The usual methods for valuing assets in financial markets is to rely on some relative value versus a similar asset, or discounted cash flow. For a currency, we can compare the prices of similar items (hourly wages, goods prices) to get fair value. However, I am unaware of items sold at fixed prices in crypto currencies that would allow us to use a similar valuation method.

As for supply and demand, unless we have a reason to know that supply and demand curves follow some particular parameterisation, all that it says that for every buyer there is a seller. A price change can either be explained by the supply curve or the demand curve shifting (or both); we have no idea what happened. There is no clear method to go from observed transaction data to back out supply and demand curves.

For example, imagine there are a sequence of transactions at rising prices. Is that because there was an increased demand by buyers, or was it the result of existing owners being less willing to sell? Since every transaction has two sides, we have no idea. All we know for sure is that the price went up - which we could see by just looking at the time series of prices.

Furthermore, prices can change without any transactions. In the financial markets, prices jump on the release of economic or corporate news. This is much more easily interpreted as a change in fair value, rather than a shift in demand or supply curves.

Finally, it is unclear what a supply or demand curve represents. In the short term, a crypto currency supply is fixed (at least until the next coin is “mined”). How exactly can the quantity supplied or demanded change?

In other words, probably the only way to see whether “supply and demand” work is to build a model that works. I am unaware of any successful attempts in other asset markets to build such a model, so you have little guidance on how it could be done.

Addendum: It is difficult to control supply to keep an asset near a target level. Preventing the price from going up is easy, as you could just flood the market. Stopping the price from falling is difficult. You cannot destroy currency units held by people, and so you cannot reduce the amount outstanding. If people want to sell at a lower price, there is little you can do except buy the crypto up with some kind of currency reserves. (Which is how currency pegs are defended.) However, currency pegs tend to fail. (I believe some crypto currencies follow a backing strategy; I do not know how popular those currencies are are.)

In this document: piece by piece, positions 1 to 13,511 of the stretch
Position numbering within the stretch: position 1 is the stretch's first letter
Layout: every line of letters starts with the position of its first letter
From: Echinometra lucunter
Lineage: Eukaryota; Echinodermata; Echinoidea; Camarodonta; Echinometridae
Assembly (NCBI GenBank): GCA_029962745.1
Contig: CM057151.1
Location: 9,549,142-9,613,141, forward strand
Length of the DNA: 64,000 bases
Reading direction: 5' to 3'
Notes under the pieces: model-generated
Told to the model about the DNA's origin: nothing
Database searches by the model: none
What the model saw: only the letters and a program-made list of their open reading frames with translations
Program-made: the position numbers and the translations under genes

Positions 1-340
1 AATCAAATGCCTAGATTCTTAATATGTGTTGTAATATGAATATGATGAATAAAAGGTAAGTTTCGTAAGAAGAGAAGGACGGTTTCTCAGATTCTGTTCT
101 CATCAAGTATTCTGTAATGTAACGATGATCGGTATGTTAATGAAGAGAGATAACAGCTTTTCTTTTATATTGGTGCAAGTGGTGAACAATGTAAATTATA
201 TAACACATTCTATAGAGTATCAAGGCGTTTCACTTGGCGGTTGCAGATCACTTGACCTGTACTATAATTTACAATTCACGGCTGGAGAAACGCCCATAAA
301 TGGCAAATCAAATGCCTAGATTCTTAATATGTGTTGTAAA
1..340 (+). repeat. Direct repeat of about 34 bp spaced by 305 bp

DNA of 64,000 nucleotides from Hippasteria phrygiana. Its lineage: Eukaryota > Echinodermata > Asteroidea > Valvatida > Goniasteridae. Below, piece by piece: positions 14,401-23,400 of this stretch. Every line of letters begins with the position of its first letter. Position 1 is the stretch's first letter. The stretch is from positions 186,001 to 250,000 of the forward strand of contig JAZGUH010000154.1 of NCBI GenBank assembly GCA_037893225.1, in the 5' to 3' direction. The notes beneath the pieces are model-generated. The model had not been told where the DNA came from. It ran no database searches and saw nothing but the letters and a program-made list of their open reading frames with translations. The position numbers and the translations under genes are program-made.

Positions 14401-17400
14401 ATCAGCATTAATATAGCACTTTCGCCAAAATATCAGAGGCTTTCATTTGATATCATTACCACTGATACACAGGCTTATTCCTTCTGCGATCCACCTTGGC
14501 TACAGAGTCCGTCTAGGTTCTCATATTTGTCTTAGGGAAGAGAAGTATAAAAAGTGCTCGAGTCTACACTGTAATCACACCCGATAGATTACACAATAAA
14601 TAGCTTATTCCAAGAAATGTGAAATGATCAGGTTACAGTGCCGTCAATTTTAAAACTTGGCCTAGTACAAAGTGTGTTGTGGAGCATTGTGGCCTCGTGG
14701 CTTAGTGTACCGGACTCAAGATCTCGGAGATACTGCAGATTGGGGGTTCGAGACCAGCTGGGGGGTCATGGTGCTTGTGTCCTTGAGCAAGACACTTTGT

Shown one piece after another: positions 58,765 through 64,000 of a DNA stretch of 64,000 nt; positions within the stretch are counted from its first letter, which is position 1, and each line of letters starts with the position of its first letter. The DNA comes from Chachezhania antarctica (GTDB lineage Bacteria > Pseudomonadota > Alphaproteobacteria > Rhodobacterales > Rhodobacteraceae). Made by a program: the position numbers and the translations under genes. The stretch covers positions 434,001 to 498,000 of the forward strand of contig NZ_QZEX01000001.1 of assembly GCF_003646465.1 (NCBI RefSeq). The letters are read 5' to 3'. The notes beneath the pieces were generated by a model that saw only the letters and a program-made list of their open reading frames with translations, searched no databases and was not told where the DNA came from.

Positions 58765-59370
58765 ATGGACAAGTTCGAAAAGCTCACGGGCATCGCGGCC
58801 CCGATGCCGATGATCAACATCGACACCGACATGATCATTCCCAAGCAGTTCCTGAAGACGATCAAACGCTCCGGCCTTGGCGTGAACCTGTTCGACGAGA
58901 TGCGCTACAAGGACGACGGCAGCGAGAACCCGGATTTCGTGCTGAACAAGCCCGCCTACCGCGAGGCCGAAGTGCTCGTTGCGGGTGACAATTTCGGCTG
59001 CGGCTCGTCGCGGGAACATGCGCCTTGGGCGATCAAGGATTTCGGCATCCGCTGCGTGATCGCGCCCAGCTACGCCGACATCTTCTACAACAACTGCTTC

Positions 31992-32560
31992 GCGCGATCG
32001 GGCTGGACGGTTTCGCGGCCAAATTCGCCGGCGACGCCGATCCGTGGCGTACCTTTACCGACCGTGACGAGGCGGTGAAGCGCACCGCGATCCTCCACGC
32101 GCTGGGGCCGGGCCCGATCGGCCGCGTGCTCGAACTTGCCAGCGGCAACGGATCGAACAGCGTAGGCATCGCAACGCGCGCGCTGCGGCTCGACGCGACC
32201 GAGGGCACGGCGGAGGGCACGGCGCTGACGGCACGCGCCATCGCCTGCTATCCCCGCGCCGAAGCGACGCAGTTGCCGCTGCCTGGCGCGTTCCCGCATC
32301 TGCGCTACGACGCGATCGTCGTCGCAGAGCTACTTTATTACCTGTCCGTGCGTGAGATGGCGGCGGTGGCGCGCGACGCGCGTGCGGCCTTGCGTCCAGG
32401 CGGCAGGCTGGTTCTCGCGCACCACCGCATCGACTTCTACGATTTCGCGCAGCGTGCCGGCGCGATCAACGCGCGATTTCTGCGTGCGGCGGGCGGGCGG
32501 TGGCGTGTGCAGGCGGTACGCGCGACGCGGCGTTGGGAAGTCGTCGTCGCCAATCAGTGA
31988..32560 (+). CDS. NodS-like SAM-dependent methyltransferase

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  • $\begingroup$ This answer is helpful and re-iterates thoroughly your explanation in the comments above. If one could theoretically build a model which "works" i could see it being useful as a means to control the supply as per block mined to provide incentive for those holding the currency to buy or sell via means of deflation or inflation.This in turn could control volatility over time making price a little more predictable for investors on a controlled curve. The benefit would also allow room for growth beyond the point of a market cap since supply would not be a fixed amount per block. $\endgroup$ – StoneAgeCoder Dec 29 '17 at 7:08
  • $\begingroup$ There is many holes in this theory as you have clearly explained just an additional thought however :). Would +1 the answer but have low rep it seems. $\endgroup$ – StoneAgeCoder Dec 29 '17 at 7:12
  • $\begingroup$ You could break out your question about trying to control supply. This website needs very specific questions; ones that are too general are impossible to answer. I will comment on it above. $\endgroup$ – Brian Romanchuk Dec 29 '17 at 13:39